Monday, October 29, 2007

is saving a penny worth it?

As a blogger blogging about ways to save a few cents here and there, one has to consider whether it's "worth it" to focus energy on saving small amounts when the resource consumptions issues are so large. I try to at least only focus on areas where the savings are "easy" so that the cost of learning about and implementing the savings are not out weighed by the opportunity cost (I could be outside planting a tree or for really low payback savings things I could instead be riding a bike to generate electricity )

One definitely has to acknowledge that saving a few dollars on electricity is not going to solve global warming, but it's easy to look at the big problems and feel discourage about your ability to impact on a big scale, and we certainly don't want people to learn helplessness (c.f. Martin Seligman who does research that shows if you learn that your actions have no affect it can lead to unhappiness or depression like symptoms and you no longer take action to change the situation even if it's easy Learned Helplessness: A Theory for the Age of Personal Control)

So, while we are still looking for big ways to help, is it worth it to tackle the little things?

Turning off the lights when you aren't in the room saves a few cents a day (or week if you are using fluorescent or LEDs)
Turning off the water while brushing your teeth

To the average well-to-do american (and by that I mean almost all of us are well-to-do by international standards) the financial reward and or vague hard to quantify environmental reward may not be enough to make it worth our while or hit us in the pocketbooks (which is americanese for "make it worth our while")

However, for all those of you who have ever said "If I had a nickel for every..." think about all those electrons saved in aggregate!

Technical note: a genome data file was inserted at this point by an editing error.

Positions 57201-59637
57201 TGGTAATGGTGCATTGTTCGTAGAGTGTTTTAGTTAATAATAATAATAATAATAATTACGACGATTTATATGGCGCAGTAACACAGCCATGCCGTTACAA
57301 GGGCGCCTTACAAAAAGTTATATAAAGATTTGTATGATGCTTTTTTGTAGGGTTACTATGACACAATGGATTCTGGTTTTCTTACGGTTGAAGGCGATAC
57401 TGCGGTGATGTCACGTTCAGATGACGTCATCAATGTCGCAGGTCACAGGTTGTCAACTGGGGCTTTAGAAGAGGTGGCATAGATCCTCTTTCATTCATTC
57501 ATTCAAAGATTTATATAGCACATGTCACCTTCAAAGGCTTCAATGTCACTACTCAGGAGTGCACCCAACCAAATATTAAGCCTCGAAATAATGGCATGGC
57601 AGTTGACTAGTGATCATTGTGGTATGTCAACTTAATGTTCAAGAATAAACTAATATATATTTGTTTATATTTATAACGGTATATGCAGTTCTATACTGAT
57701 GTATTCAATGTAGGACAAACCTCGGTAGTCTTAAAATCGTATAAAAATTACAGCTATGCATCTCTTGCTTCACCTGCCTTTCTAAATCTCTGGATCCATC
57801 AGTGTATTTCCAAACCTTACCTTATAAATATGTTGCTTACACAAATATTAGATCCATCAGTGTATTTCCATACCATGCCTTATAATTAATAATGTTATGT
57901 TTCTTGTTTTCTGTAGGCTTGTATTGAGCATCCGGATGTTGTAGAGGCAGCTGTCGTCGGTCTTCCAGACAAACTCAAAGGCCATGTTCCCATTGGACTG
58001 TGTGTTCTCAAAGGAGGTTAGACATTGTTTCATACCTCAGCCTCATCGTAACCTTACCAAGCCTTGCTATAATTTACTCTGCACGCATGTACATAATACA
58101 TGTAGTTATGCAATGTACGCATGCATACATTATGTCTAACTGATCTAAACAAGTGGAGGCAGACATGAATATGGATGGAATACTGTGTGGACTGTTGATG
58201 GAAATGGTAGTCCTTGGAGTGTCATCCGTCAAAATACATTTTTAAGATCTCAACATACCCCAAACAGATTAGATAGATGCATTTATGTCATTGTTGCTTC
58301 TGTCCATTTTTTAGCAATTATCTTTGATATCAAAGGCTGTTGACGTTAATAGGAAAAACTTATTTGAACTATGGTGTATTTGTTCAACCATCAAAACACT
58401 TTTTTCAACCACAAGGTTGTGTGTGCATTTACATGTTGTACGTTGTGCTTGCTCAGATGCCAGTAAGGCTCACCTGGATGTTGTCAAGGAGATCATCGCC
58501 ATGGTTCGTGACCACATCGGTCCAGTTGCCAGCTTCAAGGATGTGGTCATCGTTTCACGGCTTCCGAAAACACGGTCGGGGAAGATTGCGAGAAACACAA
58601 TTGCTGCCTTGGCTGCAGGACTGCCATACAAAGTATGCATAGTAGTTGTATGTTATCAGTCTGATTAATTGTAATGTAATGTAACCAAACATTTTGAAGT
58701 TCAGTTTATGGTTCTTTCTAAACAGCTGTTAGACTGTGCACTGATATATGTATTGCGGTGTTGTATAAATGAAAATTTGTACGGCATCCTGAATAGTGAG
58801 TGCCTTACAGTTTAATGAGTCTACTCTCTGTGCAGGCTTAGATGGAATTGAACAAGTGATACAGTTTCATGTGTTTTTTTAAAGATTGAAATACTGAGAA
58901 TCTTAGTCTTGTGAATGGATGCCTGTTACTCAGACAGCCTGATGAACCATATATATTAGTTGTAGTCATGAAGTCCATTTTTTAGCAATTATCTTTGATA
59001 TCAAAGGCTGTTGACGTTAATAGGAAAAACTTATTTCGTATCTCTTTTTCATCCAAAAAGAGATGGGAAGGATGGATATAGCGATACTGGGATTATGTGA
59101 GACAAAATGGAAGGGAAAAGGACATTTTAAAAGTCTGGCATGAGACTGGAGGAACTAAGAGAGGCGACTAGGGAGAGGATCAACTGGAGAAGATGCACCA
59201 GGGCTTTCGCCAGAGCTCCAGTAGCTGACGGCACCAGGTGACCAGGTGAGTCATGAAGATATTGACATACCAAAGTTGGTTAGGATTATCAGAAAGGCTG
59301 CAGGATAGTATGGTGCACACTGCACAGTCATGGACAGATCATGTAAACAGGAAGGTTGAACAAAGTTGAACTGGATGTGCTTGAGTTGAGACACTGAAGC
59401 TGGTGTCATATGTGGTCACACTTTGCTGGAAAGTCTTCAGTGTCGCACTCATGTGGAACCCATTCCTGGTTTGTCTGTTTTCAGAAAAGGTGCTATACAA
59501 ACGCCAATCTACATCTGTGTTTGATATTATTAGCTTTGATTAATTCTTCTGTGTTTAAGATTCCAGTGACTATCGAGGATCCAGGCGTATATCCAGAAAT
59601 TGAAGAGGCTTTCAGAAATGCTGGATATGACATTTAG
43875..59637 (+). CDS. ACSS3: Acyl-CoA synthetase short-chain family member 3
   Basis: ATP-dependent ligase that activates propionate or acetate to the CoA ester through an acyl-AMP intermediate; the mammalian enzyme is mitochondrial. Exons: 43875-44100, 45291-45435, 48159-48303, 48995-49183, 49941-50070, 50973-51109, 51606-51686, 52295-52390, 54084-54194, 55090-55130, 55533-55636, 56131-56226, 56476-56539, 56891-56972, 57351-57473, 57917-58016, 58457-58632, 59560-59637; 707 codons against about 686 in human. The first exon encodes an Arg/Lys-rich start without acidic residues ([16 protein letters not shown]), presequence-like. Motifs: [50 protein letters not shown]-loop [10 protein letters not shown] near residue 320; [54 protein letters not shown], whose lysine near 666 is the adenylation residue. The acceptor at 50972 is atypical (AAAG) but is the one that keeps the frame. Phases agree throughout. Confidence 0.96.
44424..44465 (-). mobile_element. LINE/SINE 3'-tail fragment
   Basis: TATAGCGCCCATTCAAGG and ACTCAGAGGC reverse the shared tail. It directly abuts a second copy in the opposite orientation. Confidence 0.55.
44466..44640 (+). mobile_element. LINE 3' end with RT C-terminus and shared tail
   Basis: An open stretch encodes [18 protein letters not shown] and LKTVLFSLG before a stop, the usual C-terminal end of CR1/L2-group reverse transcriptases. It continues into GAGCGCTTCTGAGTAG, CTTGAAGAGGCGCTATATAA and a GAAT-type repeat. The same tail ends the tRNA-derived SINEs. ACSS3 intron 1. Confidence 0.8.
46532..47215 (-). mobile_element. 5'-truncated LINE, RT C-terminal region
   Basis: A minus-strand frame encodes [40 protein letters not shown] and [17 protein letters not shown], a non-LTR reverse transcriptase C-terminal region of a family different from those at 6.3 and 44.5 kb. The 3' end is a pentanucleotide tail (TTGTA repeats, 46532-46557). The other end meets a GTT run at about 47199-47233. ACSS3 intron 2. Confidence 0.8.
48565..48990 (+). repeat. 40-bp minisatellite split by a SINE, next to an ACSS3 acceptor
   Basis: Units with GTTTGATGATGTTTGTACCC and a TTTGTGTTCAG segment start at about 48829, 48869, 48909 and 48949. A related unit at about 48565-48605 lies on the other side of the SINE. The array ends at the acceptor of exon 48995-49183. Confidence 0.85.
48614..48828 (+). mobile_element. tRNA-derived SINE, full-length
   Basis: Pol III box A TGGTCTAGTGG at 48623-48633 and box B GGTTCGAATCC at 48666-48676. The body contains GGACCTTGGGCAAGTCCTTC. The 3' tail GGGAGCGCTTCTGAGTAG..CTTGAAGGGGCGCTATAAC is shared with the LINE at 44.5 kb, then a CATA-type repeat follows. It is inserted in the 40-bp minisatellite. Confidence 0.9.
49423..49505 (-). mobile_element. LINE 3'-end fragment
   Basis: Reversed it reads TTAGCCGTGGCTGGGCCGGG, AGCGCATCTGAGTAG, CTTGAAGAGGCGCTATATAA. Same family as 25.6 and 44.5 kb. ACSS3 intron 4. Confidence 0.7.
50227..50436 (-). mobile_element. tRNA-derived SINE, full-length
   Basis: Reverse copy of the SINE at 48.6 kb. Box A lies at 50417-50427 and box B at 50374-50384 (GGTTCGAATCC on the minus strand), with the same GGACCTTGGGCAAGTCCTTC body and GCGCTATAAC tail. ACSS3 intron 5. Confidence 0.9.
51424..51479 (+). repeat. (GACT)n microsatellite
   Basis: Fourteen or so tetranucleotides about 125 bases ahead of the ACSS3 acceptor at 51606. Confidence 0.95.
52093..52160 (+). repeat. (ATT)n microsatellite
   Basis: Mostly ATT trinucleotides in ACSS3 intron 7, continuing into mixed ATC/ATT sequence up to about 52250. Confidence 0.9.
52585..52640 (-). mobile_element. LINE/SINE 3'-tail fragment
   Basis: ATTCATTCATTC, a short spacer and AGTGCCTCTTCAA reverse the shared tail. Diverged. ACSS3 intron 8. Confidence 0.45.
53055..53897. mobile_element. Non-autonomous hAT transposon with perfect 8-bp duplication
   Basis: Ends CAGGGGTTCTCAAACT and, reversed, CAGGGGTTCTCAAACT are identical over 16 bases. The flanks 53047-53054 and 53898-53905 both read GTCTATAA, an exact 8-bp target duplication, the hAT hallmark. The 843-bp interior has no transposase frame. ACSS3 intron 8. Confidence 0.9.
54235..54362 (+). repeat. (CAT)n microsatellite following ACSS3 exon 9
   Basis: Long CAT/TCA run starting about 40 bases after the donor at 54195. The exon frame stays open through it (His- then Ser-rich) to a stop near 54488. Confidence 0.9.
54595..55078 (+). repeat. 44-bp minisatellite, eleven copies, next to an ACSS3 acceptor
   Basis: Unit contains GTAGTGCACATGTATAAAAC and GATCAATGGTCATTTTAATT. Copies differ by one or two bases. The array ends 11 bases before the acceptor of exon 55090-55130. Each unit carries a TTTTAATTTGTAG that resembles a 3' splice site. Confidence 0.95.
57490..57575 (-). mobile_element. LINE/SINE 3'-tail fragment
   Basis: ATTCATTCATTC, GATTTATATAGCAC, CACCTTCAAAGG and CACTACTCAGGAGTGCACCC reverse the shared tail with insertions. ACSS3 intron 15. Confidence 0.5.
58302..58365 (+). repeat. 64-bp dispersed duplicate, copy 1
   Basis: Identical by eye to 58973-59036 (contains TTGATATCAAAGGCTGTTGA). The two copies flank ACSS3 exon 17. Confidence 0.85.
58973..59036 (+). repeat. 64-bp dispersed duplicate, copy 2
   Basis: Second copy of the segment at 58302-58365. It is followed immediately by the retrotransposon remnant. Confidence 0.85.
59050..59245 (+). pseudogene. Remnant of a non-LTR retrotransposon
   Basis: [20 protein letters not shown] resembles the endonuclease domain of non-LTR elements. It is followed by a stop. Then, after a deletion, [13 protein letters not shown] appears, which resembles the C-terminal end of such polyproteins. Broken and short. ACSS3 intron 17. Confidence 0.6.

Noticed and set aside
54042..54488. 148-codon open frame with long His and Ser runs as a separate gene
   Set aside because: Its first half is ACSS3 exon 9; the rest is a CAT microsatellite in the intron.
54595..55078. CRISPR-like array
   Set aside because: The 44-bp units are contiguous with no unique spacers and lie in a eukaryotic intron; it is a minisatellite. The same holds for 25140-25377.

I'm reminded of a book I read once about the history of American Airlines and how their chairman pushed for cost savings, and they saved multi tens of thousands of dollars a year in GAS by going from two olives in their salads to one.

When you are the size of walmart, taking the light out of employee coke machines saves $1 million / year in electricity according to this article:
How Wal-Mart is saving millions with clean tech | Tech news blog - CNET

So if everybody could reduce the amount of lighting electricty they used by a little bit, and turn off the water while brushing their teeth, maybe it'd add up to a number that may not solve anything relative to our GDP but would sound like a big number for most of our wallets, and that'd help motivate us to do the easy and small things to help save resources.

Coming soon power measurement comparisons of the 65nm "falcon" revision of the xbox360 that is silently appearing on shelves now, with the old version.

Tuesday, October 23, 2007

Inhabitat » GET A TAX CUT FOR GOING GREEN - by Dec 2007!

Inhabitat » GET A TAX CUT FOR GOING GREEN - by Dec 2007!

One could argue that the government is realizing they are going to be the ones to pay for cleaning up from our energy consuming ways and so they are buying your action now at a discount rather than paying for clean up later.

In any case if you're reading this you're probably already interested in "greening" your home so you might as well take advantage of this tax credit before it goes away!

Friday, October 19, 2007

Ann Arbor street lights to be replaced with LEDs - Engadget

Ann Arbor street lights to be replaced with LEDs - Engadget: "

Flying over the country deffinitely makes you realize how much light is used to light the outdoors(and thus money and future money to reduce carbon emissions and save the enviroment)

Despite my fervent wish for motion sensors the trend seems to be in switching to LEDs (Though motion sensors would be cheaper and still solve the safety issue -- though I question the $ effectiveness of streetlights everywhere vs. $ spent on police or other safety)